William (“Billy”) Lee

Portrait of Washington and Billy Lee by John Trumbull, 1780

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QUICK FACTS
BORN:
c. 1750
  DIED:
1828 at Mount Vernon, Virginia
Buried in the slave burial ground at Mount Vernon.

  • During the summer of the Constitutional Convention in 1787, with Washington presiding, Billy Lee stood behind his master’s chair and tended to his personal needs.
Portrait to come. See entry in Wikipedia. George Washington's long-time valet, William Lee, suffered two serious accidents in the 1780s which dislocated the knee caps of both legs, resulting in permanent disability. Because he could no longer perform his regular duties, Lee became the plantation's shoemaker instead.
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In 1789 the South and especially Virginia had been the impelling force in creating the nation. By 1815 the South and slaveholders still seemed to be in control of the national government. President Madison was a slaveholder. So too were Speaker of the House, Henry Clay, James Monroe, the secretary of state, and George W. Campbell, the secretary of the treasury. All Republican leaders of the House were slaveholders. In 1815 the United States had four missions in Europe: two of them were held by slaveholders. The chief justice of the United States was a slaveholder, as were a majority of the other members of the Court. Since 1789 three of the four presidents, two of the five vice-presidents, fourteen of the twenty-six presidents pro tempore the Senate, and five of the ten Speakers of the House had been slaveholders.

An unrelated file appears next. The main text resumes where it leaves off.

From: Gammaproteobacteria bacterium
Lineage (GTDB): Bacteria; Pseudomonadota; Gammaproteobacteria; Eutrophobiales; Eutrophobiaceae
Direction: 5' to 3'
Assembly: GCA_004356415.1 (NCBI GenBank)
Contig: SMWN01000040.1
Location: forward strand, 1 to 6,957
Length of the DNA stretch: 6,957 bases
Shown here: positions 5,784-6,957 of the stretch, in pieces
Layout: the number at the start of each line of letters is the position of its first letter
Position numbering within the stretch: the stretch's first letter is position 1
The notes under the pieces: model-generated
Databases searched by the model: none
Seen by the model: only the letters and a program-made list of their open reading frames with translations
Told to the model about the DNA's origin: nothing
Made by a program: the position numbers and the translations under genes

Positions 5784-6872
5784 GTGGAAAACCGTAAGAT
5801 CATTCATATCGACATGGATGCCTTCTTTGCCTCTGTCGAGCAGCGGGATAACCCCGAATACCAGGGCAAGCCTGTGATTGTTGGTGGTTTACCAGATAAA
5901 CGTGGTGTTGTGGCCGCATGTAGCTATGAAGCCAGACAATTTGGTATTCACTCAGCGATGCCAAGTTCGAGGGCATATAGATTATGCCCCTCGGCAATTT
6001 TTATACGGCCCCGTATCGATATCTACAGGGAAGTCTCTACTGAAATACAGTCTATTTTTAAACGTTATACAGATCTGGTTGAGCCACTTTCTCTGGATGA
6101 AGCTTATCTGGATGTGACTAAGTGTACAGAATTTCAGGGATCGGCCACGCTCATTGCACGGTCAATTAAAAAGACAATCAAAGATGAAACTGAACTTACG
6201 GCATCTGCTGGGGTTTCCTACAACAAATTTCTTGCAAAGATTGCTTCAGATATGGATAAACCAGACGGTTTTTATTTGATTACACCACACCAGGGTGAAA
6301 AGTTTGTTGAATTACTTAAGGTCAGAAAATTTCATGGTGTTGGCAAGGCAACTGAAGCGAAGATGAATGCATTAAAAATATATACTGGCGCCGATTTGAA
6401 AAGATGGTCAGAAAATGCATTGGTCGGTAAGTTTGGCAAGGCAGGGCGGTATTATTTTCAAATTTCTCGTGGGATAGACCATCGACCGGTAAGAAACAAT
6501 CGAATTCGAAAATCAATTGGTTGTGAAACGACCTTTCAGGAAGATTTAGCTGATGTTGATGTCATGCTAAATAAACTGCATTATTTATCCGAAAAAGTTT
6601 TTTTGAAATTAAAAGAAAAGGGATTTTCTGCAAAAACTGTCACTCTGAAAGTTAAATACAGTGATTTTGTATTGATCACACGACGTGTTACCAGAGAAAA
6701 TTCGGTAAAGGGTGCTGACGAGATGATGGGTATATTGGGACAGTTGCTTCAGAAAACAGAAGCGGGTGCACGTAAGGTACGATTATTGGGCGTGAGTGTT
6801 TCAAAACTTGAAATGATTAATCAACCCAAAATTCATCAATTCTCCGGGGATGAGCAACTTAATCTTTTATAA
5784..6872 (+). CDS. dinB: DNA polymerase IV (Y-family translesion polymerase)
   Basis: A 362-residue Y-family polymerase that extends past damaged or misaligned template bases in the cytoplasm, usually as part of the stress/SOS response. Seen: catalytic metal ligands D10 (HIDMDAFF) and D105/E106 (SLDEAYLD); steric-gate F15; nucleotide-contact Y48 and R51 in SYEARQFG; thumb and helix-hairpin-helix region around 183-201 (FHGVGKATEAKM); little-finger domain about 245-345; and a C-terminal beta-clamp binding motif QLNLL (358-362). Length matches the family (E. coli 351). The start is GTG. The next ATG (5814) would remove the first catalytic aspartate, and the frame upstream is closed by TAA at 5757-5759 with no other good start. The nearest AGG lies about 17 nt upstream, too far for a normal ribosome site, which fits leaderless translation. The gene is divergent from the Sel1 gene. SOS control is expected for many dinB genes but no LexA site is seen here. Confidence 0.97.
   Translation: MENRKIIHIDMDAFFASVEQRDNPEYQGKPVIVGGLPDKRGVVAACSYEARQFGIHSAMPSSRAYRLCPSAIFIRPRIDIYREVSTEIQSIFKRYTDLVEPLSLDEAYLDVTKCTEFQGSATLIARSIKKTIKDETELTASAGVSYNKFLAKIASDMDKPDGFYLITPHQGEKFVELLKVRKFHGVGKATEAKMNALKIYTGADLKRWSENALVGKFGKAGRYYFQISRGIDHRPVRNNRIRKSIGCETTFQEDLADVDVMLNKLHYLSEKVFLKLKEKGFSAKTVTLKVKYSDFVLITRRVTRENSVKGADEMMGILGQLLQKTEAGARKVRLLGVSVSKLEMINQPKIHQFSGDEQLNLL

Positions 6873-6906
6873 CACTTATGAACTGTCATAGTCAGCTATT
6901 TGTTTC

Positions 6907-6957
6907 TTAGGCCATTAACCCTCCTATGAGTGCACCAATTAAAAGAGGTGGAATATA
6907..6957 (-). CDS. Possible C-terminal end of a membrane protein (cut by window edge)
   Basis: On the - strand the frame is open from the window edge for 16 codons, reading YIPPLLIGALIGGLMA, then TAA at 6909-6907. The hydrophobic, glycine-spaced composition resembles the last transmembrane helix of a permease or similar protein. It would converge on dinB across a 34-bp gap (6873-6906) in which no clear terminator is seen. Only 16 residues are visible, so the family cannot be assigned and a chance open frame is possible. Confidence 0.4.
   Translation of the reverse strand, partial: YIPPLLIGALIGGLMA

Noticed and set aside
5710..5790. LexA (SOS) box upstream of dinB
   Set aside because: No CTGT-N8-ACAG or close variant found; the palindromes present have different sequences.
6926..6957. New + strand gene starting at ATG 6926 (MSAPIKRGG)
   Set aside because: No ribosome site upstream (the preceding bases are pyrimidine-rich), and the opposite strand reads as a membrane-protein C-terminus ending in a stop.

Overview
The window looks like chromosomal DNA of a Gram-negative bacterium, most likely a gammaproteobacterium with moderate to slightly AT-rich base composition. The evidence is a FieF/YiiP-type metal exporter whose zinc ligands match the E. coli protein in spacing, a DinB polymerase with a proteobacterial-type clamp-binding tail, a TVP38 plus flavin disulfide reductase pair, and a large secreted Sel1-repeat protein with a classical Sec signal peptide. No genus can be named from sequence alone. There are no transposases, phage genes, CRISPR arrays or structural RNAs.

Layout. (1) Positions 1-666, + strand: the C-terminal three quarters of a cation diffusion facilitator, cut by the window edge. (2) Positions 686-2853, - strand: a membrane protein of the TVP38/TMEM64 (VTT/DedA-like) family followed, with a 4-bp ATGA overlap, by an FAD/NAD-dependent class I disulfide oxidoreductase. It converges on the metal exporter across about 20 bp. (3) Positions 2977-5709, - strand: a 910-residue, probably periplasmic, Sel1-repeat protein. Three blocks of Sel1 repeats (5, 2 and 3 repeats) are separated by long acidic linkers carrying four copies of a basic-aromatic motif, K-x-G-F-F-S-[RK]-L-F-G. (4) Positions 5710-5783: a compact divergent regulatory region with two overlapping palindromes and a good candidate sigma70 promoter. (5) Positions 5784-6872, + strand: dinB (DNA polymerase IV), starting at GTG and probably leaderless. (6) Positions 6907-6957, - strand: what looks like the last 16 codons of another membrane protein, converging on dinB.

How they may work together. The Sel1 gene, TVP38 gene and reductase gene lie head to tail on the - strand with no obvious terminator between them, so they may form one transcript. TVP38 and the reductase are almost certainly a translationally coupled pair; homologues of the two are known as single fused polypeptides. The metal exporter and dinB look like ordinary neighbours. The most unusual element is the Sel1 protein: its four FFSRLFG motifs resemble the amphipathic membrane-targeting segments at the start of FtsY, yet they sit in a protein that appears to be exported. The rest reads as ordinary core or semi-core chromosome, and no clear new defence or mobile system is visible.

Gordon S. Wood
Empire of Liberty: A History of the Early Republic, 1789–1815 (2009)